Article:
What is your opinion of moving IRA savings from short term bond funds into insured CDs with terms comparable to the bond fund durations provided the interest rate on the CDs exceeds the SEC Yield on the fund? Seems like a no brainer to me, but would appreciate your opinion.
I very much agree. Due to the Federal Reserve's monetary policy and the requirement -- or at least the desire -- of many market participants for ultimate safety in their holdings, today's US treasuries funds carry artificially low yields. But they also constitute much or even most of the holdings of broad bond index funds, which means those broad bond index funds also have lower yield than they might have otherwise. Not to imply that CDs have particularly high yields these days, but it's not hard to find yields higher than what's available from US treasuries. And by investing in FDIC- and NCUA-insured CDs you don't sacrifice any safety.
I would strongly recommend looking for CDs with a relatively cheap option to break (say, penalty of 3-6 months' interest). That option could well end up being even more valuable than the excess yield in CDs relative to treasuries. It would allow you to abandon your relatively low-yielding CD for a much higher-yielding fixed income choice (CD or otherwise) should interest rates rise significantly in the coming years, before your CD is due. Regular bonds, such as US treasuries, of course lack this option and would fall in value if and when such a rise in interest rates occur. A 7-year treasury might lose around 12% in value if the prevailing interest rates on treasuries rise by 2% (200 basis points). Your CD would not suffer the same loss on paper, of course, but without the option to break it it would effectively be costing you just as much in missed opportunity costs. The option to break the CD would let you safely lock into the longest available maturity -- typically 7 or 10 years -- thus capturing highest available yield while still being protected from the future rise in interest rates.
Outside of IRA accounts I would also strongly consider I Savings bonds and maybe EE Savings bonds. The I Savings bonds are probably an even bigger no-brainer than CDs. Their inflation-tracking will likely deliver around 2% annual gain -- higher than the treasuries and many CDs, but with protection from unexpected inflation, with the same perfect safety, with deferred taxation, with a cheap and very valuable option to break after 1 year (and completely penalty-free after 5 years), and leaving more room in your tax-sheltered accounts for other investments. EE Savings bonds aren't quite as attractive since you'd have to wait 20 years for them to reach effective 3.5% yield, but that 3.5% would easily beat any of today's treasuries while still providing deferred taxation and cheap option to break early.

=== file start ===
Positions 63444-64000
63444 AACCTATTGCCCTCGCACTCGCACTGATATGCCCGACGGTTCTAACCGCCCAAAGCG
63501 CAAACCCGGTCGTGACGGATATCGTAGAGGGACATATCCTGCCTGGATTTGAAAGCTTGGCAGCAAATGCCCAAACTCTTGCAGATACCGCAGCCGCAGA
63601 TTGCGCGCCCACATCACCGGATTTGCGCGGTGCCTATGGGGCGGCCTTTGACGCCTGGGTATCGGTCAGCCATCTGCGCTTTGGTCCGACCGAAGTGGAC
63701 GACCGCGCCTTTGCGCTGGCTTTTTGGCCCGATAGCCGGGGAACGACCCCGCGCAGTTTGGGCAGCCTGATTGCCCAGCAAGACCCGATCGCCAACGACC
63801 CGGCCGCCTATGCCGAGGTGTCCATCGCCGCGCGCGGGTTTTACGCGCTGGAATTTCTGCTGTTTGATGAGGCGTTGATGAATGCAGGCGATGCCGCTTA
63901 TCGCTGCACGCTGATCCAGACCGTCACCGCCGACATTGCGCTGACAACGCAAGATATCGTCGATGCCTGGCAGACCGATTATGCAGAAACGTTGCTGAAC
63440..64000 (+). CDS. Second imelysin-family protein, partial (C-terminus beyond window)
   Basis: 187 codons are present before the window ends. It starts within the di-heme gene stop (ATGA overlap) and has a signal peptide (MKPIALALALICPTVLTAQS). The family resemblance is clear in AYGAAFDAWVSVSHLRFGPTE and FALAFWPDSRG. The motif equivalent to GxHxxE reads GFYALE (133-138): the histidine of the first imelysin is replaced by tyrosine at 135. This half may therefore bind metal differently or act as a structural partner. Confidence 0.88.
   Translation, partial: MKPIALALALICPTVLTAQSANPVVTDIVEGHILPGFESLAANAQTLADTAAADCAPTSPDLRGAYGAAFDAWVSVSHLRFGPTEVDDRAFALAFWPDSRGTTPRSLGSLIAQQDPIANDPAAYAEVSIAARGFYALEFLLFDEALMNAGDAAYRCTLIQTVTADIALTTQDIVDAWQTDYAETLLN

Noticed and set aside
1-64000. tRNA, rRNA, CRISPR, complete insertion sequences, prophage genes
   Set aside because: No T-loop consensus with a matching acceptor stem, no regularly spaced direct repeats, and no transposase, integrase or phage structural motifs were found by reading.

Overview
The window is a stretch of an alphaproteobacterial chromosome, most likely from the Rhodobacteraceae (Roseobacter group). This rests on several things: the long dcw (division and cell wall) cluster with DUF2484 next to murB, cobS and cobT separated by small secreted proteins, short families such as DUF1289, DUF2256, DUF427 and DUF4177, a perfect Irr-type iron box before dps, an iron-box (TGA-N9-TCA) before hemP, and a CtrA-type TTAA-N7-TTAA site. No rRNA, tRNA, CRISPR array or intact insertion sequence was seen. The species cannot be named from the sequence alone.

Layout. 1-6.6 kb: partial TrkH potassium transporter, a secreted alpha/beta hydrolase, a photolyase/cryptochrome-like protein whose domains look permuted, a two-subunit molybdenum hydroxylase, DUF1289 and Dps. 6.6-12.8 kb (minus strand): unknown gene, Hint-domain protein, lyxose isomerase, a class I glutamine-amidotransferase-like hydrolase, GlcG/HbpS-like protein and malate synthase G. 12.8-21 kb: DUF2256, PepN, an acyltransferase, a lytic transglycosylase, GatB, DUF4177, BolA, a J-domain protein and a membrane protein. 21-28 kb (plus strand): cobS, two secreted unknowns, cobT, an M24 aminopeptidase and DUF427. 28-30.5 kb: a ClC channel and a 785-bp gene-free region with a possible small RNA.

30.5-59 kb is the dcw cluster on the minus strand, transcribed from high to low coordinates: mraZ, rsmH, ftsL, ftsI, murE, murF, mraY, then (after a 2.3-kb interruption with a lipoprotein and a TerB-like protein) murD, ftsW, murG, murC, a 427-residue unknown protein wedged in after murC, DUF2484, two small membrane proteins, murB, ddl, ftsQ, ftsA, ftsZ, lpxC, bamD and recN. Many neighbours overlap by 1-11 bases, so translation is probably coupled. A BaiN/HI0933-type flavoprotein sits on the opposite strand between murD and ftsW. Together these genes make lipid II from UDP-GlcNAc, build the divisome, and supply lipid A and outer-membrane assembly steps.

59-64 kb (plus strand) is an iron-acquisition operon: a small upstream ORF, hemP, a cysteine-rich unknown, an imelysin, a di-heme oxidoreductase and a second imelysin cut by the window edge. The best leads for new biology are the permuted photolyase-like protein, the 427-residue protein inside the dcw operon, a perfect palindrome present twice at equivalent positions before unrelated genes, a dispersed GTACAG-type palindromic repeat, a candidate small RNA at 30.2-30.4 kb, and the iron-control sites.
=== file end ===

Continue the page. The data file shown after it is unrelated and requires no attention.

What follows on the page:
Finally, corporate and municipal bonds also have higher yields than corresponding maturity treasuries, but that spread has narrowed significantly since I started writing about it a year or so ago. So while they probably still represent a better deal than treasuries, it's no longer an obvious no-brainer due to their lack of treasuries-level safety.
One thing you do give up by going treasuries-free in your investments is some level of diversification. Should we have a repeat of 2008-2009 collapse even today's low-yielding treasuries will likely spike up in price at longer maturities. That would potentially allow you to sell them at a large profit and invest in other fixed income or even equity choices which will likely be quite cheap at the time. But neither a repeat of 2008-9 nor your ability to time things just right are all that likely to happen. I would gladly take the bird in hand of higher yield with equivalent safety and option to break in the form of CDs or US Savings Bonds over the two in the bush in the form of US treasuries with unparalleled diversification at times of crisis.